Climbing the corporate ladder can be a long, slow, and lonely experience if you do it alone.
It’s also less likely to be successful.
Let me tell you a story about a client I worked with a long time ago (names have been changed).
Susan was talented and ambitious. Her title in her school yearbook would have listed her as “The girl most likely to succeed.” She was very self-confident and believed in her ability to get to the top. She accepted every challenge that came her way and seized every advantage she could find. Let’s say her eyes were firmly focused on the top of the ladder.
After she had been with her company for two years, she had made manager. After three years, she was a senior manager. After four years, she was still a senior manager. She couldn’t understand why her career had stalled. She was still producing quality work, still snapping up every opportunity that came her way and still putting herself first.
Something was not working.
Another woman started work at the same company as Susan. Let’s call her Kate. Kate was also talented and keen to climb the corporate ladder. Unlike Susan, she chose a different way to the top. Kate helped people up when she could and was open to the advice of people who’d been in her shoes. She took but she also gave it back. She invested in her personal and professional development through a coaching program and invested her time and interest in the people around her. Kate shared her skills and knowledge and was selective about the opportunities she took, leaving some open to others more suited to them. Kate grew based on the input and feedback she received from her peers, managers and ultimately her coach. It took Kate three years to become a manager however, after four years, she had become the regional manager and Susan’s direct supervisor.
You can imagine how well that went down with Susan.
Have you ever been in this position? Or have seen it happen to someone you know?
Do you want to know why was Kate able to climb the ladder more quickly and securely?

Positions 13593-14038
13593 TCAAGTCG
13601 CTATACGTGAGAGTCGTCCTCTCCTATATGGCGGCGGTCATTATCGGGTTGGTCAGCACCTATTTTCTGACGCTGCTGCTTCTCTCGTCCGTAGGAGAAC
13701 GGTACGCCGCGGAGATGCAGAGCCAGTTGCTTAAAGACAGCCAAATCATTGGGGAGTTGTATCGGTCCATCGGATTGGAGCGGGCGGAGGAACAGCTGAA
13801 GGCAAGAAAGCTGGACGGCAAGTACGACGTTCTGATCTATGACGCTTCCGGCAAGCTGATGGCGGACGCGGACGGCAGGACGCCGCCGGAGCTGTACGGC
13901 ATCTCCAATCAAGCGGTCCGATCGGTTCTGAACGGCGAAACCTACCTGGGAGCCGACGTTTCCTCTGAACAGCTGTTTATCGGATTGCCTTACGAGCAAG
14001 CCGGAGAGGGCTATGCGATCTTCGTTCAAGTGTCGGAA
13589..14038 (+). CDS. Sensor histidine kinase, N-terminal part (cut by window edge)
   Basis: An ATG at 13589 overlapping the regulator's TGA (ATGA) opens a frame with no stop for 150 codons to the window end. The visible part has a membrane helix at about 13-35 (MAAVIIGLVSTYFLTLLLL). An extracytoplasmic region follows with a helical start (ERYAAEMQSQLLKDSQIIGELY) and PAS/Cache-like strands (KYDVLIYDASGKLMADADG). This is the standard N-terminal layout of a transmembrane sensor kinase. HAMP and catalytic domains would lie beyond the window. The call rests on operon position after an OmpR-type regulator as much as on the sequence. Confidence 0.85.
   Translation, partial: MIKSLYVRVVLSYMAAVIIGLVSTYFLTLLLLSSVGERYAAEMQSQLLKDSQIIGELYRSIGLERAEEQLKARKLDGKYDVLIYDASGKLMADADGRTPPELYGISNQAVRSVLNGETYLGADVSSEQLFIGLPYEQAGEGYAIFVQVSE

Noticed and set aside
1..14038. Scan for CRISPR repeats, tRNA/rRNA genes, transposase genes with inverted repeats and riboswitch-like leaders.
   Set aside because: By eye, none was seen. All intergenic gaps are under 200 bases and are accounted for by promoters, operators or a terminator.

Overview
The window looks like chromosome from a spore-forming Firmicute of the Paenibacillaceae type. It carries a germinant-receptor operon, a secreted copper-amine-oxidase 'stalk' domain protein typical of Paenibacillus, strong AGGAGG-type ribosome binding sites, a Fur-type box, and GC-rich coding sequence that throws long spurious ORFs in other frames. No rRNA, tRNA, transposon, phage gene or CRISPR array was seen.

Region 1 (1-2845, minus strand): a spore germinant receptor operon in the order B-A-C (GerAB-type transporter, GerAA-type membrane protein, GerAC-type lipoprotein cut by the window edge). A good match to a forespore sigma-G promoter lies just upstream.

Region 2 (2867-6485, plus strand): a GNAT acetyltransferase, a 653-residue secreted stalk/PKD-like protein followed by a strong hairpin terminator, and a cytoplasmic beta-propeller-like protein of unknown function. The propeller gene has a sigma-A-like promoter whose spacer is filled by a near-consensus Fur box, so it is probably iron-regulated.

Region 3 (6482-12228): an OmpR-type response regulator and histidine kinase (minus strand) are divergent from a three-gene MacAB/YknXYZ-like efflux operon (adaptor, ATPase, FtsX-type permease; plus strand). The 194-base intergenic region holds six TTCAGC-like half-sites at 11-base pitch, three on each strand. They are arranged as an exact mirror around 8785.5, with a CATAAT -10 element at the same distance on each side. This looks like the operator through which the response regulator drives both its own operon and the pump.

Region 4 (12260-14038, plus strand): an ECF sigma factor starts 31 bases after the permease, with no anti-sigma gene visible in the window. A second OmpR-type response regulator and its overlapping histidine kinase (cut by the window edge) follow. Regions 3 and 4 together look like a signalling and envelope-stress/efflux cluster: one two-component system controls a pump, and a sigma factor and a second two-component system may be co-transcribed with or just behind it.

The difference between the two was that Kate sought help, but Susan didn’t. Susan believed she could do it alone. Kate understood that corporate success is built with the help and that the people who were above her had probably sought help from their own mentors to get where they were. She followed in their footsteps.
By investing in her personal and professional development, Kate was made aware of her strengths and how to work to them. She had honest feedback about her performance and how it could be improved. She had proven herself as a team player, so her peers and leaders respected her judgement. Above all, mentoring and coaching helped clarify her path, showing which rungs to stand on and which to avoid.
Climbing the ladder takes energy, concentration and integrity but it also takes the willingness to reflect and grow. Coaching and mentoring are the best sources of feedback on performance and prospects. People in those roles will hold you accountable, and help you define daydreams from possibility. They have the experience and skills you need to develop and are willing to share them.
It is rare for things to miraculously fall into place and take you to the top without help. If that’s where you want to go, be like Kate. Work with me to get clear on where you want to go and how to get there.
Linda is an extraordinary trainer and coach. She simplifies problems and provides workable solutions that can be implemented immediately to improve the participants skill set. – Jarrod Faunt – Head of B2B Commercial at Equifax
I’ll hold that career ladder steady for you. Let’s start today.